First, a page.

Young children and profanity

I was in a Whole Foods today and feeling very misanthropic; while the second condition is often a direct consequence in the first, this was different because I was craving the outbreak of a global thermonuclear war even before wandering into this madhouse of weird-looking fuckers jaggedly pushing carts of grossly overpriced produce and such around and jabbering on cell phones. I was spewing some kind of dour account of this or that deficiency in myself and others and seeding my lament with profanity when I noticed a sleeping baby being trundled by a foot or two away. I curbed my monologue until the infant and its oblivious mom were out of range and then started in again.

This made me wonder (not for the first time, as I have a couple of young nephews): What age can a human being attain before it’s unofficially no longer appropriate to swear around him or her with impunity?

Of course, this assumes two things: that there is in fact an age range from 0 to X at which hearing curses isn’t going to have a lasting neuropsychological effect, and that there are defensible reasons to avoid swearing around little kids in the first place. Most people I know would probably accept both. So on the surface this is a legitimate question. While I wouldn’t feel as if delivering a loud George Carlin monologue within inches of a sleeping six-month-old’s face was a constructive use of my time, I wouldn’t feel guilty about exposing it to F-bombs. On the other hand, I’m always careful to avoid this around hominids who are old enough to, well, seem to focus on what I’m saying, leaving aside the sobering and telling reality that some people never exhibit this behavior.

Hell, I’ll go with two years on the nose.

4 thoughts on “Young children and profanity”

  1. Like with nudity, it seems like profanity damages adults (particularly those who procreate) far more than it does kids. Perhaps it is akin to handguns, a certain level of maturity is needed to ensure proper use.

  2. I think children should be exposed to profanity as early as possible. One must learn how to swear properly, or you end up looking like a clueless dork. Even if you do swear, everything comes out sounding like Julie Andrews yelling, “Oh! Fiddlesticks!”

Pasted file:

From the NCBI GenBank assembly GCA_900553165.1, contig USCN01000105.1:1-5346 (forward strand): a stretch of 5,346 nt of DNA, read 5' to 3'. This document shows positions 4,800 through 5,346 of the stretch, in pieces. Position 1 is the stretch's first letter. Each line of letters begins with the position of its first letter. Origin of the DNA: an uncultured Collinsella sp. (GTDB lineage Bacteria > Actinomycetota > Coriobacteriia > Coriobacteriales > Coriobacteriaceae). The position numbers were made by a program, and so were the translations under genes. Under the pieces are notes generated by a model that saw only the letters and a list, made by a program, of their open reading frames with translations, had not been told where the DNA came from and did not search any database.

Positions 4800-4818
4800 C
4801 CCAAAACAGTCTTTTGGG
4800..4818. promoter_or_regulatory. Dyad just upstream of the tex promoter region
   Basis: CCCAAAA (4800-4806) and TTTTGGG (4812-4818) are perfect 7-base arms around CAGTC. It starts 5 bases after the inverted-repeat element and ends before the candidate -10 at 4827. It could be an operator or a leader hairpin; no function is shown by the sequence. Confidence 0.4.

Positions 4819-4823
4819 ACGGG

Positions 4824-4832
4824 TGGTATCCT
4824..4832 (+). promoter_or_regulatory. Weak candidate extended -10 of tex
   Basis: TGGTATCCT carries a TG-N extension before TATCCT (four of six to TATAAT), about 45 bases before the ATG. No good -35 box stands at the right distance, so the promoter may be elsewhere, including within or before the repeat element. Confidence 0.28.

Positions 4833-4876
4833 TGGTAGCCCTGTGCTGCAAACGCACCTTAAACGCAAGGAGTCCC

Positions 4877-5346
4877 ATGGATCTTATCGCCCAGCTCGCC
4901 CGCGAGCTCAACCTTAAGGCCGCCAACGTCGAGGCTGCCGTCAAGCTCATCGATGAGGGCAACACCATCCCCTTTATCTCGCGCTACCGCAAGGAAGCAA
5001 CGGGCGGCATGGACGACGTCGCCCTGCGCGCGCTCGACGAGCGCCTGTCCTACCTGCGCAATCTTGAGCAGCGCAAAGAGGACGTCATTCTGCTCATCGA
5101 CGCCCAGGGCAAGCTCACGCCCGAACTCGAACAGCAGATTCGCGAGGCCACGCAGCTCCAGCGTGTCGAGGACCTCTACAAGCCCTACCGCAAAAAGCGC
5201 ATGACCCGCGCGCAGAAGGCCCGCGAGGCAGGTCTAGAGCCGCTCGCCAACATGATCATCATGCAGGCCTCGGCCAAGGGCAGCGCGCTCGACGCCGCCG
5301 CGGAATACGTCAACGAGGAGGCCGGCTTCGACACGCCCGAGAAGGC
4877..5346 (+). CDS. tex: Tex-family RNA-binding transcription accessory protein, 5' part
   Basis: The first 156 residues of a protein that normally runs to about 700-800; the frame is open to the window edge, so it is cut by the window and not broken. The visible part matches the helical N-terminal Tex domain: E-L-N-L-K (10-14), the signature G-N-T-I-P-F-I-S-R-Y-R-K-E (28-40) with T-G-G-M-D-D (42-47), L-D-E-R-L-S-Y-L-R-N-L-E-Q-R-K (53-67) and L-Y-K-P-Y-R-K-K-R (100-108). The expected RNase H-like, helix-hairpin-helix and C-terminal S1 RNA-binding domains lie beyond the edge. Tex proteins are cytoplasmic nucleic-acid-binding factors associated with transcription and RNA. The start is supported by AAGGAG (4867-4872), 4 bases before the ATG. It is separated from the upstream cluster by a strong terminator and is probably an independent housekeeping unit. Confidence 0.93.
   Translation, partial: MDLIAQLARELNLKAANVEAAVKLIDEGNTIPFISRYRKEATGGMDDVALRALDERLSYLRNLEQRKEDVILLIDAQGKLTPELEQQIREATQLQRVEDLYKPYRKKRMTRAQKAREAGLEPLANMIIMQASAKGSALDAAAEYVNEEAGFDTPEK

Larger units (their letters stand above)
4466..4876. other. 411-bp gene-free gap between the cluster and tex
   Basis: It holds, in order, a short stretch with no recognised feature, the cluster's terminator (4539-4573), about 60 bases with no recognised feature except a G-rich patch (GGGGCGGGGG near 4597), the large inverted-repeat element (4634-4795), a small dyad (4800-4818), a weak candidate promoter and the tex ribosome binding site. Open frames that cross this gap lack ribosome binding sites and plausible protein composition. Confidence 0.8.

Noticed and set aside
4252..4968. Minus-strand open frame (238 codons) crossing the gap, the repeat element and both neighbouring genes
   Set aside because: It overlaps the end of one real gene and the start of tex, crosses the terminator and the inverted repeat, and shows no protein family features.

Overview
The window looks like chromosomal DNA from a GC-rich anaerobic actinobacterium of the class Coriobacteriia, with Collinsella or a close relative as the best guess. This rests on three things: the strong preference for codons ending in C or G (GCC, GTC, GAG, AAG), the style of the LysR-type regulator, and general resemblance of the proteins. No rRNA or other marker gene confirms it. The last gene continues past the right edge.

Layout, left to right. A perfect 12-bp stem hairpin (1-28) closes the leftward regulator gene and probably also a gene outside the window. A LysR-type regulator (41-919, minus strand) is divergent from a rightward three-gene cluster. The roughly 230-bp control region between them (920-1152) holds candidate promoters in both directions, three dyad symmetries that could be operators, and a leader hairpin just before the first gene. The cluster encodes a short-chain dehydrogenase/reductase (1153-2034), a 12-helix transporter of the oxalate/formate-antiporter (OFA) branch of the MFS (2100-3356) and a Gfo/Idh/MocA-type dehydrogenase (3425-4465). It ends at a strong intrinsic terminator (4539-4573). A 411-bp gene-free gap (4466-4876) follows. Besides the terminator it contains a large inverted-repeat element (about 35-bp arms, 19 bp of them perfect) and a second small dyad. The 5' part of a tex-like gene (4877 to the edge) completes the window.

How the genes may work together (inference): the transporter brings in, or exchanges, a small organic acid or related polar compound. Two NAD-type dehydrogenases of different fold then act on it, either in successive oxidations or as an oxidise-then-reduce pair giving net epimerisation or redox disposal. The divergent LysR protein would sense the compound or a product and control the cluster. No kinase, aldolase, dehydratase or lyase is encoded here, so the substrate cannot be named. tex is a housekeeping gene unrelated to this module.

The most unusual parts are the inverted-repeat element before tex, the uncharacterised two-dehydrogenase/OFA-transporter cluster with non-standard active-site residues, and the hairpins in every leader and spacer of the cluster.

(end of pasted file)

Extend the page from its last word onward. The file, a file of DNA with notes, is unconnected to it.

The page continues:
My niece and nephew (18 and 14, respectively), children to two expertly sweating parents, are not foulmouthed in general conversation. But when the time is right for cussing like a sailor, they are both total pros.

  3. There is a world of difference between random cathartic profanity (muthafuggin sumbitch jivehonkyass fuggin shddy day) versus the genuine use of profanity as an expressive form.

    I wouldn’t want my child exposed, regularly, to someone who used poor grammar, because that is not an acceptable form of communication in a literate, ostensibly functional society. Similarly, I would not want my child to have the impression that “fuck” is a verb, an adverb, an adjective, a modifier, a conjunction, and a proper noun, all rolled into one convenient package.

    However, when you reference someone like George Carlin, it’s worth pointing out that his routines had a deliberate purpose for being profane – his entire professional schtick was all about being as subversive as possible. Profanity is one way to accomplish this goal, as is humor.

    For the question: It’s inappropriate to use profanity in the presence of children when their parents object to it. If a parent isn’t around, I’d keep off of it from the age of two or three up until about ten or so. (The profanity, I mean. It’s also a good idea to keep off of the child, of course.)

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